Nick, the black teenager, has had the least screen time so far. That all changed with the events shown in this episode.

Rose and Nick go out shopping and he buys a $150 watch.

Rose — and later Nick’s parents — says he seems to be living out a stereotype about blacks: that they spend money without really thinking about the consequences.

Nick’s parents lay into him, first mad that he bought a watch when he already owns one, then getting really mad when he tells them the cost.

“I have been so focused on getting Bruno and Carmen to understand what racism is all about when I should have been getting Nick to understand what it is all about,” the father, Brian, said.

“You need to think about you future and leave all this bling bling crap alone. When you’re ready for the watch, you will get the watch. You are not ready for things like that yet. Your focus should be on GED and college,” Brian told Nick.

Meanwhile, something good happens that gave me hope — for the first time in three weeks — that maybe this white family is going to get a clue.

In makeup, as a black couple, Carmen and Bruno go to a country-and-western themed bar.

They are the only ones there who are not white and they notice — and the camera shows — the white people staring at them.

“I was aware I am not wanted or regarded well in this community and it did not feel good,” Carmen said.

She starts to feel, she said, what it must be like to be in a place where someone is not wanted. Bruno does not see it. He did not see racism taking place. Carmen says Bruno is sometimes blind to that.

They have a conversation which is probably healthy, one that more white people should have. Carmen reminds Bruno of a time when he was slighted because he was white. Did that not make him mad?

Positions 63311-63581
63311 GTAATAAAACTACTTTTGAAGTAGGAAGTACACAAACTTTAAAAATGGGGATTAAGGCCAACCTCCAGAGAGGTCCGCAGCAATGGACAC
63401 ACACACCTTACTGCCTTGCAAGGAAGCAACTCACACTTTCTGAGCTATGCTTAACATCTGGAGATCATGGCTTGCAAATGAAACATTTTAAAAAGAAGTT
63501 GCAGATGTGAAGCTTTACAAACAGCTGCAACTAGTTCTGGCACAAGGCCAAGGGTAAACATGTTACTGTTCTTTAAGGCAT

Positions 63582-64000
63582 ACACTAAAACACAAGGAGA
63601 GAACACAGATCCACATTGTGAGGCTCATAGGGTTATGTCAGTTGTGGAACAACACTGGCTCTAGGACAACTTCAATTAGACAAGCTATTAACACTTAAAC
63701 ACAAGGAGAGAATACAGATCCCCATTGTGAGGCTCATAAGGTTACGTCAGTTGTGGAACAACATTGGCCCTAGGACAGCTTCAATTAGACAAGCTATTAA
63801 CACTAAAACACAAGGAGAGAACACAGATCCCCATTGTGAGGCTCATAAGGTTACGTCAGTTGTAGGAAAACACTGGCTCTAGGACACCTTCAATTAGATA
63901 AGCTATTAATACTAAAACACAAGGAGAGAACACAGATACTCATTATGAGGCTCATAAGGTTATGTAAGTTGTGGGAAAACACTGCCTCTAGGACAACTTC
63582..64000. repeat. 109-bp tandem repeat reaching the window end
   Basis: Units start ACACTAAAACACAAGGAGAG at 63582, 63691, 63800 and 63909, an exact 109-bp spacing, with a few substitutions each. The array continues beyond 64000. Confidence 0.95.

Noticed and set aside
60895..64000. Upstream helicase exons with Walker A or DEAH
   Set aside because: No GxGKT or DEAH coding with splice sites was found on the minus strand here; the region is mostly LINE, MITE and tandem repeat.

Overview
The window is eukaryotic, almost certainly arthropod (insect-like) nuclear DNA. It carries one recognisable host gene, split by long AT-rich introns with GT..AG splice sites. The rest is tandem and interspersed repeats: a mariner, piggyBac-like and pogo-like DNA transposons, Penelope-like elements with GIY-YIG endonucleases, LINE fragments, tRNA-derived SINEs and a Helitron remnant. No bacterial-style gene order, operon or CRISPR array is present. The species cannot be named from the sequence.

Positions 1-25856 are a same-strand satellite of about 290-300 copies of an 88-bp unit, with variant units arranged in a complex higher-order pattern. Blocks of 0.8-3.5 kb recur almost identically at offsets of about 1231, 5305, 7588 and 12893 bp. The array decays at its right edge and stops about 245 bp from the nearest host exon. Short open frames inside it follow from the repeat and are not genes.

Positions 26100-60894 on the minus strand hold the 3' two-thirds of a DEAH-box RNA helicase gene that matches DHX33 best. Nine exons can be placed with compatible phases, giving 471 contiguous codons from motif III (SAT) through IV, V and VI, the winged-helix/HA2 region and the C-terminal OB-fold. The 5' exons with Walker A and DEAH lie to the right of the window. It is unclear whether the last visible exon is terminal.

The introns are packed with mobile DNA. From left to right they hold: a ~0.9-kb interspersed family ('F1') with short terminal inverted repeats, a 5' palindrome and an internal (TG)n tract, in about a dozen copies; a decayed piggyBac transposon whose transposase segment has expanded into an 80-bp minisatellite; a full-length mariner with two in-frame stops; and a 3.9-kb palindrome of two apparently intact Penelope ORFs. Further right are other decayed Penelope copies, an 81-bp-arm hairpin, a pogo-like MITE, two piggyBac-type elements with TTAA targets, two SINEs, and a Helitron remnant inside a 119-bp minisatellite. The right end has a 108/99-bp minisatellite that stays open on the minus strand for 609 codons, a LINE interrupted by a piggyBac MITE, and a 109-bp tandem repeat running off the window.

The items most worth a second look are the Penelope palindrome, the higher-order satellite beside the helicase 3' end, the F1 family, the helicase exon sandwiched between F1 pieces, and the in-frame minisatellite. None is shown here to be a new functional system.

Of course, he said, but how long should he carry that around?

“I moved on,” he said.

Carmen makes a futile attempt at getting him to see the light: if this kind of slight occurs all the time, would it not be hard to move on every time?

Bruno is having none of it, but Carmen has nailed it. It is easy for white people to say that black people should move past slights, prejudice, slavery, etc., but it is important to think about how often they are happening.

If you are black and you see someone cross the street to avoid talking to you, or lock their doors when they see you, you notice those things. To a white person that may not be a big deal. To the white person the intent may not have been to offend.

And yet if the black person is offended does not the white person bear some culpability? Food for thought, perhaps, from this white writer.

About Scott Butki

Scott Butki was a newspaper reporter for more than 10 years before making a career change into education... then into special education. He has been working in mental health for the last ten years. He lives in Austin. He reads at least 50 books a year and has about 15 author interviews each year and, yes, unlike tv hosts he actually reads each one. He is an in-house media critic, a recovering Tetris addict and a proud uncle. He has written articles on practically all topics from zoos to apples and almost everything in between.